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Tokyu Construction clinches Dhaka railway deal

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Traffic jams have become a serious concern in the Bangladeshi capital of Dhaka.   © Reuters

TOKYO -- Tokyu Construction has won an order to build a railway system in Bangladesh, sources said on Saturday. The project, worth around 8 billion yen ($70.7 million), is part of a Dhaka transportation system development plan being spearheaded by the Japan International Cooperation Agency.

     The deal will likely raise hopes for more orders going to Japanese companies.

     Tokyu Construction will be the first Japanese concern contracted to build a railway system in Bangladesh. The deal comes amid growing competition with Chinese and European companies also trying to supply railway infrastructure to the region.

     Overseas companies also have some leeway to bid for rolling stock as well as signaling and other systems necessary for the rail system.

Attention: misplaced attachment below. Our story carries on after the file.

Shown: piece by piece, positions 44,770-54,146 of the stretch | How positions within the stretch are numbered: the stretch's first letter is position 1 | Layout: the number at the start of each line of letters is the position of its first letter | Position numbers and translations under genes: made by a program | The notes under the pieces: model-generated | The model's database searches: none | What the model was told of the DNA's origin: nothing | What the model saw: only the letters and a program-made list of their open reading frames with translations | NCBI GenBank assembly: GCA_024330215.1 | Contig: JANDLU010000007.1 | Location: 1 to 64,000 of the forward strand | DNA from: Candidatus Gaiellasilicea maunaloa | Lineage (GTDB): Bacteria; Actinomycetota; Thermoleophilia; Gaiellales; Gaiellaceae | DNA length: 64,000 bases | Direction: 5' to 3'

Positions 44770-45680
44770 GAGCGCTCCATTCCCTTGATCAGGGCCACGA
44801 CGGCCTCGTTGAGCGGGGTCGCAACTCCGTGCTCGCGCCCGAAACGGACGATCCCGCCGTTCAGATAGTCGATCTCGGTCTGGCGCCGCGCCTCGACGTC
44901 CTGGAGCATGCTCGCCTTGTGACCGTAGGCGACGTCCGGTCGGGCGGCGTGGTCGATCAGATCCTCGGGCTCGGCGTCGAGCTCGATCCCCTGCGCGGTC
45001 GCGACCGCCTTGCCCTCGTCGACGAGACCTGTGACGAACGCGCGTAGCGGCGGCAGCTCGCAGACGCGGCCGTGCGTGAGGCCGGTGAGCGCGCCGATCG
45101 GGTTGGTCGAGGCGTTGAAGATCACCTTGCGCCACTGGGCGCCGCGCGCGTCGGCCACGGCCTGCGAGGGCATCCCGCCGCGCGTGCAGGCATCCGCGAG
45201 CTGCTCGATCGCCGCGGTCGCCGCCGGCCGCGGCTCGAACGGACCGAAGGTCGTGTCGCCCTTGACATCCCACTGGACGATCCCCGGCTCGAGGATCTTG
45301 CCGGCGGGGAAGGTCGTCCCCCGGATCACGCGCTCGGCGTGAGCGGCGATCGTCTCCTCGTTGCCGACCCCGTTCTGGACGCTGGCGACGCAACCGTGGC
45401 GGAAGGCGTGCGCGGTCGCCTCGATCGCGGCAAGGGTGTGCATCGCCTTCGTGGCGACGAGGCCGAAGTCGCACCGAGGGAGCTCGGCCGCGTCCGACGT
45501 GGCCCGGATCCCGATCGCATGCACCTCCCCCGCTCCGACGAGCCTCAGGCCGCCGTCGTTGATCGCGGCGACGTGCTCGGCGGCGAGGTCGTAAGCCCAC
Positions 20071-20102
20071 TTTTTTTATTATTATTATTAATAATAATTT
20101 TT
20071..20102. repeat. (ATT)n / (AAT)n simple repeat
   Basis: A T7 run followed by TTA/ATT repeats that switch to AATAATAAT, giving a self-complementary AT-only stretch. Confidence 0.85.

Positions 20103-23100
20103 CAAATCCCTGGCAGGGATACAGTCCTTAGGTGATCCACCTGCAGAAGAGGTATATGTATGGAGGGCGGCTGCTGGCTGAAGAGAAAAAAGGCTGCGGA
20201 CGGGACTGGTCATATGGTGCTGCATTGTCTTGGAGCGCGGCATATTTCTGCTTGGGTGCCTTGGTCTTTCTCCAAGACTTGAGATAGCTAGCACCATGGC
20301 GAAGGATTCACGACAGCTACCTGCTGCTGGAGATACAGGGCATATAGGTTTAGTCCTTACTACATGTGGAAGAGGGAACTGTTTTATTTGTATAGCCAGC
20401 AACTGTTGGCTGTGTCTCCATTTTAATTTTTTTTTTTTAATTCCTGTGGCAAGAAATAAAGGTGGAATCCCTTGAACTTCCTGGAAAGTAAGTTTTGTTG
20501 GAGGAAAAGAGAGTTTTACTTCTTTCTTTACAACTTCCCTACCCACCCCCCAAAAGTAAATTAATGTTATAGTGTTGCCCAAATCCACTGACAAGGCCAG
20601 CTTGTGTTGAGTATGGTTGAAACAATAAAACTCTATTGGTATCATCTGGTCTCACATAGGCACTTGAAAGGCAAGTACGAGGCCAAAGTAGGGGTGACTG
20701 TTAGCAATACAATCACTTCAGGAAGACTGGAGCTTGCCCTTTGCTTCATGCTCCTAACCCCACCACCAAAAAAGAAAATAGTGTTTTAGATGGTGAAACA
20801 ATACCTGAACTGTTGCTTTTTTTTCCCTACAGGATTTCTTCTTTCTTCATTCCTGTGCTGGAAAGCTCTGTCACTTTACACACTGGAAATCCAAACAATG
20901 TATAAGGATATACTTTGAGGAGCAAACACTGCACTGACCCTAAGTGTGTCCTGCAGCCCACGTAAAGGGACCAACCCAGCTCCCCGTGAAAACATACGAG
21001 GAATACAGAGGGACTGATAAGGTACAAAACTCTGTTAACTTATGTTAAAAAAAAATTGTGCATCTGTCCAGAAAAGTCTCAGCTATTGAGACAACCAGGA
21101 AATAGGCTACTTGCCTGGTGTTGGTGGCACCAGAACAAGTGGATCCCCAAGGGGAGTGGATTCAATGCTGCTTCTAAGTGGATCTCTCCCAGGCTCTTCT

Tokyu Construction and the Dhaka Mass Transit Company will hold a signing ceremony on Sunday in Dhaka.

     The Japanese contractor is to provide ground improvement and development work for the site to be used as a train depot. Work will likely start around June and be completed in the summer of 2018.

     Line 6 of the Mass Rapid Transit, or MRT, system, the first commuter railway in the capital, will link Uttara, in northern Dhaka, to Motijheel, where government offices are concentrated. Sixteen new train stations will be built along the 20km or so route. A northern part of the line will open in 2019 ahead of the scheduled full opening by 2021.

     The line will cut traveling time between the two points from about 2 hours by car to 36 minutes. The project is aimed at reducing the number of vehicles in the city and improving air quality. The overall cost is estimated at around 240 billion yen.

     Bidding for associated work and equipment is underway. Companies are currently being invited to supply 144 carriages for the line. Bidding for signaling and other traffic systems is to begin in April.

     Tokyu Construction's win may provide a tailwind for other Japanese companies wishing to get a slice of the market in Bangladesh.

(Nikkei)

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